Thursday, May 17, 2012

The Union Jack and deserting seamen: Sandy Hook's Halyburton memorial

Just before you get to Fort Hancock on Sandy Hook, you might see a smallish stone wall with a replica ship's mast just behind it. Topped by an American flag, the mast also holds the British Union Jack and the Red Ensign flown by the Royal Navy. Why is the flag of the United Kingdom being flown at what used to be a United States Army base?

Halyburton Memorial Sandy Hook Ft. HancockThe nearby Sandy Hook Lighthouse was commandeered by British troops during the American Revolution, but that doesn't have much to do with the story. Instead, this unusually-placed pole and monument memorializes the deaths of several crew of the HMS Assistance at Sandy Hook more than a year after the British Parliament voted to end the war and armed hostilities had pretty much come to an end.

Their deaths came not as the result of enemy fire or rough seas, but from the weather and possibly poor planning. The Assistance had been one of many British vessels stationed in and around New York Harbor, and in late December 1783 she was anchored in Sandy Hook Bay in preparation for the Navy's departure from the newly-victorious United States. Capitalizing on the proximity to land, several of the ship's crew decided to desert.

When their absence was discovered, the ship's captain ordered a recovery team to search Sandy Hook for the errant sailors. Led by Lieutenant Hamilton Douglas Halyburton, 12 crew members made their way to the Hook to begin their search on December 31. It's not clear whether they found any of the deserters; what is known is that Halyburton's group became trapped by a snowstorm, and all died of exposure.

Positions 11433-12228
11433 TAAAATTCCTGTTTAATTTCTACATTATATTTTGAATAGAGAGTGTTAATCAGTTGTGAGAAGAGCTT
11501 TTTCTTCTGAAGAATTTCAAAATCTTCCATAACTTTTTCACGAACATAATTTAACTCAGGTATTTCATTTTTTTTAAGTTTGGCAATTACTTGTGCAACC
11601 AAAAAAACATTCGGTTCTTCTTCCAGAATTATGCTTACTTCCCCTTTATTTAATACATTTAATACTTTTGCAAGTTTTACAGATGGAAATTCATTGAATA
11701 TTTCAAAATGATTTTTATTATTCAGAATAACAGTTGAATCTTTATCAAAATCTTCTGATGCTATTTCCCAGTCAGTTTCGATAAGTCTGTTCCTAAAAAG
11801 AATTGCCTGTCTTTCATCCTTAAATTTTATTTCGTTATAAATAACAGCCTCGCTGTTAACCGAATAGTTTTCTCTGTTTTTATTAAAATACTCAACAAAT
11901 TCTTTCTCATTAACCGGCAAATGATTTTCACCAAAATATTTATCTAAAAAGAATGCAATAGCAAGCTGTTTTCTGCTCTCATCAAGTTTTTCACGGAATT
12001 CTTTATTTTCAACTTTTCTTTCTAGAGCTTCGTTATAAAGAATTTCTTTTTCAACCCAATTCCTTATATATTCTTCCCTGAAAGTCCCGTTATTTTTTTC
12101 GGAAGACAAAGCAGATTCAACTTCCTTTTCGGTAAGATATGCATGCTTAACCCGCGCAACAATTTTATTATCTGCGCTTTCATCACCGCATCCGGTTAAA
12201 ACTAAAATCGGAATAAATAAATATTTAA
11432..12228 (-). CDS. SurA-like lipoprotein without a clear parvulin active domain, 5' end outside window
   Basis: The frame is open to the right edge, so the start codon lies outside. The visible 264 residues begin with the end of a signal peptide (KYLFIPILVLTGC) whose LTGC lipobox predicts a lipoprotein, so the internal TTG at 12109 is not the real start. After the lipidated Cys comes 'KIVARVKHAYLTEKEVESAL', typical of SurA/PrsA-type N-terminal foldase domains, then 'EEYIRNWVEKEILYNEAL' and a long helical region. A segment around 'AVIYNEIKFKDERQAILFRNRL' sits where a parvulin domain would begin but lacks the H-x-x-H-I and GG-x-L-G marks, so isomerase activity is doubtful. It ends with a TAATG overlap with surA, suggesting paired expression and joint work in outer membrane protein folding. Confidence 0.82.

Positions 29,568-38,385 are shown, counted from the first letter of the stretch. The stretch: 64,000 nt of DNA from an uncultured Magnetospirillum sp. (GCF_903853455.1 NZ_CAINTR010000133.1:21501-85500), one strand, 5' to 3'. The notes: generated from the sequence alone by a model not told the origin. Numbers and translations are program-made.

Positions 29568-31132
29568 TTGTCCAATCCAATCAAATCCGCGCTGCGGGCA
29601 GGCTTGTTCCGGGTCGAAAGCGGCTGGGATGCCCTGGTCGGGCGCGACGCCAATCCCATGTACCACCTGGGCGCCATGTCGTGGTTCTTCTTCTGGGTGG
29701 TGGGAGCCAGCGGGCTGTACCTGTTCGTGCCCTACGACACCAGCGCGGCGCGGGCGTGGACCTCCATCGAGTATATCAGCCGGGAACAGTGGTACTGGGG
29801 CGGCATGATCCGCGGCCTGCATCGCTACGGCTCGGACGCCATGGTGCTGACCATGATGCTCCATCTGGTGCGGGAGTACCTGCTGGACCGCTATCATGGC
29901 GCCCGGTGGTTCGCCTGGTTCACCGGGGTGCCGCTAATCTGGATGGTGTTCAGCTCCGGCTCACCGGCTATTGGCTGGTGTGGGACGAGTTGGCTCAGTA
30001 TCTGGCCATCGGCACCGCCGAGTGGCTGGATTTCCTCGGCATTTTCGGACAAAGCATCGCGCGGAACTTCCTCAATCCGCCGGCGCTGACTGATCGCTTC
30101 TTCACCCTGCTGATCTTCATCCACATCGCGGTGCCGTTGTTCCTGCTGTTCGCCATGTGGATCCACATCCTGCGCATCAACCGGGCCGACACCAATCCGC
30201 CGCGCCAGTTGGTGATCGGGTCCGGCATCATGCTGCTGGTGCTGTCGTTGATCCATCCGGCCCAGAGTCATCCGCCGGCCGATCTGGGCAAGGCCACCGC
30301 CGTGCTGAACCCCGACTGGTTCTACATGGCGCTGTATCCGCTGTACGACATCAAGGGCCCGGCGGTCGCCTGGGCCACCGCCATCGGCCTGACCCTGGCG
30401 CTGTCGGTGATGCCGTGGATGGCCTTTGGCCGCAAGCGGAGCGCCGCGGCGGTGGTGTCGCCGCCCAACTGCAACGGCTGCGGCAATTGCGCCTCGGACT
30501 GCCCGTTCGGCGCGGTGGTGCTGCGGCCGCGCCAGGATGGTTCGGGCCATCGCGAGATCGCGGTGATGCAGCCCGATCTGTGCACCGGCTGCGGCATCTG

According to the Park Service wayside marker near the memorial, the remains of the unfortunate party lay at the site of the memorial untouched until 1909 when workmen at Fort Hancock discovered them. They were moved to Cypress Hills National Cemetery in Brooklyn, which also holds the graves of Civil War Soldiers (both sides) and a memorial to the War of 1812. While the men of the Assistance are no longer present on Sandy Hook, the Depression-era Civilian Conservation Corps built a monument in their memory. The stone marker, made from local puddingstone, includes a plaque that tells the story of Halyburton and his search party, leaving out the part about the deserters.

You have to wonder: did the searchers find any of the deserters? If not, did any of the deserters survive? Could there still be remains of unhappy, frostbitten former British soldiers in the salt marshes of Sandy Hook?


2 comments:

  1. I live in Fair Haven, down the Navesink from the memorial. I was once told that some of the original families on the Peninsula (Rumson, Fair Haven, Red Bank) were decended from British deserters. On another site there is a list of deserting sailors, including one George Cooney. There is a Cooney Terrace in Fair Haven. I wonder if there is a connection?

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    1. Thanks for your comment. That's a great question! I hadn't heard the deserter story, but it's definitely something we need to look into.

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